Nazi Germany

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Greater German Reich
Großdeutsches Reich

1933–1945
Flag Coat of arms
Anthem
Das Lied der Deutschen followed by: Horst-Wessel-Lied
Nazi Germany's expansion until 1943.
Capital Berlin
Language(s) German
Government Dictatorship
Führer
 - 1934-1945 Adolf Hitler
President
 - 1933-1934 Paul von Hindenburg
 - 1945 Karl Dönitz
Legislature Reichstag
Historical era Interwar period
 - Established 23 March 1933
 - Hitler takes office 30 January 1933
 - Reichstag fire 27 February 1933
 - End of World War II 8 May 1945
Currency Reichsmark

Nazi Germany is the widely-used name given to Germany between 1933 and 1945.

This is the period when Adolf Hitler's Nazi Party controlled Germany. It is also sometimes called the Third Reich (German: Drittes Reich) which means The Third Empire or Third Realm. Nazis say they follow on from the first empire (the Holy Roman Empire) and the Second Empire of 1871-1918. However, the term was more popular in other countries. In Germany it was merely called the Reich, and was renamed the (German: Großdeutsches Reich), the Greater (that is, bigger) German State or German Realm. Hitler was the leader until its collapse in 1945, when he killed himself. The Nazi Party was destroyed in the same year as the leaders fled, were arrested or killed themselves. Some were sentenced to death and executed, others regretted themselves and condemned their past.

The name Nazi Germany was often used after its collapse to highlight the difference between the Nazi-run country, which started the war, and the new peaceful Germany.

History (Overview)[change | change source]

World War 2: 1939-1945[change | change source]

In the late 1930s, Hitler began attacking many countries and taking them over. Later, on September 1st, 1939, German forces attacked Poland, which began World War II. With over a million troops, he easily took over Poland while losing just around 59,000 soldiers. Poland lost over 900,000 due to inferior technology.

Hitler continued on and took over France in the Battle of France. On October 12, 1939, Hitler sent a letter to the United Kingdom demanding they surrender in order to avoid being invaded. However, Prime Minister at the time Winston Churchill, refused, beginning another World War. The Battle of Britain lasted throughout July to October 1940. The battle resulted in heavy losses for the Luftwaffe (German Air Force) and in early October they retreated back into Greater Germany. Hitler was unhappy and furious with the failure of the Battle and demanded that Britain be taken over one way or another. Historians today agree that the German bombing of London started when a British plane attacked a German town. Before the bombing of London, the Germans only attacked industrial and military targets, as they didn't want "Aryan" civilians to die. If the Germans had kept bombing the military targets though, Britain would have run out of planes and surrendered after a German invasion.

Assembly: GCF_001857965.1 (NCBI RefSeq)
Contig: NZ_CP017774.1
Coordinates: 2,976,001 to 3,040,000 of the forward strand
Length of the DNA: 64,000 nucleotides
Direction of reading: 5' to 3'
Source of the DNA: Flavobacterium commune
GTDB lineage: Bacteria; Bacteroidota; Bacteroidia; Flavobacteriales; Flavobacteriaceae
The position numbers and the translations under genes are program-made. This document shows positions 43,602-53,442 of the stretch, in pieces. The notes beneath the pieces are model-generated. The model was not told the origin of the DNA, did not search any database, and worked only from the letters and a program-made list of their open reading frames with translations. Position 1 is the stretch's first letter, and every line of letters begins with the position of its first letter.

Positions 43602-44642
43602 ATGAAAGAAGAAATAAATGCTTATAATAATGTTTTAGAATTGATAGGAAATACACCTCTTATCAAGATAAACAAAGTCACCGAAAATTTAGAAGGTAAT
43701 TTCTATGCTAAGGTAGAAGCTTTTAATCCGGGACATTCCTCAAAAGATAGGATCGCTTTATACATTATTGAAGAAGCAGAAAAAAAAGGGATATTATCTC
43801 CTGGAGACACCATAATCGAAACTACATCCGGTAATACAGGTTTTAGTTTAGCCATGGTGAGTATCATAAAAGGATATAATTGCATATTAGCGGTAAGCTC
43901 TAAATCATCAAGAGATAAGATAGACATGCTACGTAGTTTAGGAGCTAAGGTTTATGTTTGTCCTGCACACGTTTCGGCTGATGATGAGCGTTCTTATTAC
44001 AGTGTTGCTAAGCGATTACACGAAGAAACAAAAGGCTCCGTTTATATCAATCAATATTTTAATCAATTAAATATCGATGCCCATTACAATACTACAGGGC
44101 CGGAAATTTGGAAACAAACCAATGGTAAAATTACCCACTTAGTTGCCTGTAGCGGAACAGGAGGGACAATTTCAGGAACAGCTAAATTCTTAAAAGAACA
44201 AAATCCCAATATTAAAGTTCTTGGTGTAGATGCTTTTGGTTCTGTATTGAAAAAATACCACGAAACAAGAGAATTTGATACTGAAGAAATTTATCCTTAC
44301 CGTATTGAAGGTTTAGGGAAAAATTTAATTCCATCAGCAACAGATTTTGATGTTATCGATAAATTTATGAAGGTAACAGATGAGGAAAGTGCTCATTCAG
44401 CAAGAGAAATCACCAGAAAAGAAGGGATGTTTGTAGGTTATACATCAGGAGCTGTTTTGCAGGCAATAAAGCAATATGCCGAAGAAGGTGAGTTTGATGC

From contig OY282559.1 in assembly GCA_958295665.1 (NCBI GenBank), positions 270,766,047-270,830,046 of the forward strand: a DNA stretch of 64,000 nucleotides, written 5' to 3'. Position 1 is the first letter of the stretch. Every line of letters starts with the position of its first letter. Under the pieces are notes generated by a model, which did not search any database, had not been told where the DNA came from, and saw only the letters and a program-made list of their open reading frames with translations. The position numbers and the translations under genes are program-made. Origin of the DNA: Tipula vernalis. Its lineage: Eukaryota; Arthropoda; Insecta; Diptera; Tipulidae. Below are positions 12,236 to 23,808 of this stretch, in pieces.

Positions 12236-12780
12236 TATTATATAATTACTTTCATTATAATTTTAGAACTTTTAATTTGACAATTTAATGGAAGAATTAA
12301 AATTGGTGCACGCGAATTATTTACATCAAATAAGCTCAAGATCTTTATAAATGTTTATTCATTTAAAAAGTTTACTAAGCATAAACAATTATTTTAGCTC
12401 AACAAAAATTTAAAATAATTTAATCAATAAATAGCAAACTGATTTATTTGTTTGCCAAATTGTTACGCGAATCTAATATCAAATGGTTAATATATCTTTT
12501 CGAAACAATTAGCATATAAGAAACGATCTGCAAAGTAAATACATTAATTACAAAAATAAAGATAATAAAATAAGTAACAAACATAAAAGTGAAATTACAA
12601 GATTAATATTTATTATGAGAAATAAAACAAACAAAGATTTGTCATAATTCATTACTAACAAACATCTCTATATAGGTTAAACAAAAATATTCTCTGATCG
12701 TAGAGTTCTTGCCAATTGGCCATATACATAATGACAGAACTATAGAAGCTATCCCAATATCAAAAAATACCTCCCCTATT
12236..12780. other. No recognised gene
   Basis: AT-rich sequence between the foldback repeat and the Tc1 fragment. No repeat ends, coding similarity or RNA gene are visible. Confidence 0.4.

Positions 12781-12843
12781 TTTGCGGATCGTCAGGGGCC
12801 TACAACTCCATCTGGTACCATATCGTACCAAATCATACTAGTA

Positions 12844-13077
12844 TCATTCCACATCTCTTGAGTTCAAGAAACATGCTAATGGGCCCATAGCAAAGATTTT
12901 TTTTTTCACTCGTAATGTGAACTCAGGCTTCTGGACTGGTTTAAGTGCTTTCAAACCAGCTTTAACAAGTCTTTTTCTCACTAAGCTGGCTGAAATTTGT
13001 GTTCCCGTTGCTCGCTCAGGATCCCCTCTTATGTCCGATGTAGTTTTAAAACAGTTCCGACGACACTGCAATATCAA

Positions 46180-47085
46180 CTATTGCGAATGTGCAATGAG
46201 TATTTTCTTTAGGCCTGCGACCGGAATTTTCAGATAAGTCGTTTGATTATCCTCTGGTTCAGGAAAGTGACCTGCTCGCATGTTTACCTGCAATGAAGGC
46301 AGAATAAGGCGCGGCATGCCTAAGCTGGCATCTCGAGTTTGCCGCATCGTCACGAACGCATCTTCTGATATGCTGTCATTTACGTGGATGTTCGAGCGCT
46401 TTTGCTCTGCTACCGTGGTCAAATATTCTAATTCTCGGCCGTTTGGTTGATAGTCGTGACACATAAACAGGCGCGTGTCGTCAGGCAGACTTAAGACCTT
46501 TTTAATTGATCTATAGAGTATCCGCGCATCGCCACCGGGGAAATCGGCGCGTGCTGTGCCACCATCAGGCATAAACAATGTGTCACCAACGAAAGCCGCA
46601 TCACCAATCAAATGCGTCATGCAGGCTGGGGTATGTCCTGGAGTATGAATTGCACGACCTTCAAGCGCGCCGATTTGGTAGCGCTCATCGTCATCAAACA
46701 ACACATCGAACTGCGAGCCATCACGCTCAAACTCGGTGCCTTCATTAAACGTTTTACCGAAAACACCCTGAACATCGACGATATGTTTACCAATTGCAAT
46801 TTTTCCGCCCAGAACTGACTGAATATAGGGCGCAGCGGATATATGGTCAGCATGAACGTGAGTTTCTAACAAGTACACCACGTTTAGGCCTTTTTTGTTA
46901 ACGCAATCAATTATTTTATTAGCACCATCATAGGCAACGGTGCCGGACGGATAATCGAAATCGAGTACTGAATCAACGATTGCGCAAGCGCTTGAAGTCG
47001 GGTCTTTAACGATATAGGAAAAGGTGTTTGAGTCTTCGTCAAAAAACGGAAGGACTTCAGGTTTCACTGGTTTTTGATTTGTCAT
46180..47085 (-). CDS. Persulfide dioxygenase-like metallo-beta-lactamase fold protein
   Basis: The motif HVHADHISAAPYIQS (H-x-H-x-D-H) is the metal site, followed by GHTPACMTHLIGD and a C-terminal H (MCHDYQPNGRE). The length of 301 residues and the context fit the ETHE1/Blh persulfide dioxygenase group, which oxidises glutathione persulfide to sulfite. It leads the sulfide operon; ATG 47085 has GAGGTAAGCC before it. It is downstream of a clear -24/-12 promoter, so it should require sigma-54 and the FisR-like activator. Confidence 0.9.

In 1941, Hitler gave orders to attack the Soviet Union. The first attack was code-named "Operation Barbarossa" and went from June 22, 1941 into winter that year. The Russian winter is very harsh and many soldiers froze from the cold weather. Hitler's armies were attacking the Soviets and winning almost every battle until they fought the Soviets at Stalingrad. Before the battle, 5 Soviet soldiers were dying for each dead German soldier. This was a good ratio for the Germans. At Stalingrad, one Soviet soldier died for each German soldier. Because the Soviet Union had twice as many people as Germany, and Stalin forced every nearby man to fight the Germans to the death, that 1:1 ratio was not good for the Germans. After Stalingrad (1 million casualties on each side), the turning point of the war, the Germans lost their momentum. Too many of their soldiers were dead and wounded to fight The Soviets learned for the battle and fought better. They still had people to fight, and with their massive army pushed against the better but smaller German army and conquered Berlin to win the war. In total, about 4 million German Soldiers died fighting the Soviet Union, while around 16 million Soviets died fighting the Germans.

After that, the United States, Britain, France, Soviet Union and many other countries teamed up and fought Hitler's army until it got overwhelmed. On April 30, 1945 Hitler killed himself and on 8, May 1945 the war was over. Nazi Germany was taken over by the four allied nations.

Politics and Government[change | change source]

Many Germans liked Nazism because it was strong, against communism, and helped the poor. Unfortunately, they didn't know about the "ethnic cleansing" going on in Eastern Europe until after the war.

Sciences and Technologies[change | change source]

The Nazis were very technologically advanced and had better weapons than any other European country. They also studied science. Many Nazi scientists were brought to help the US in Operation Paperclip after Germany surrended.

Religion[change | change source]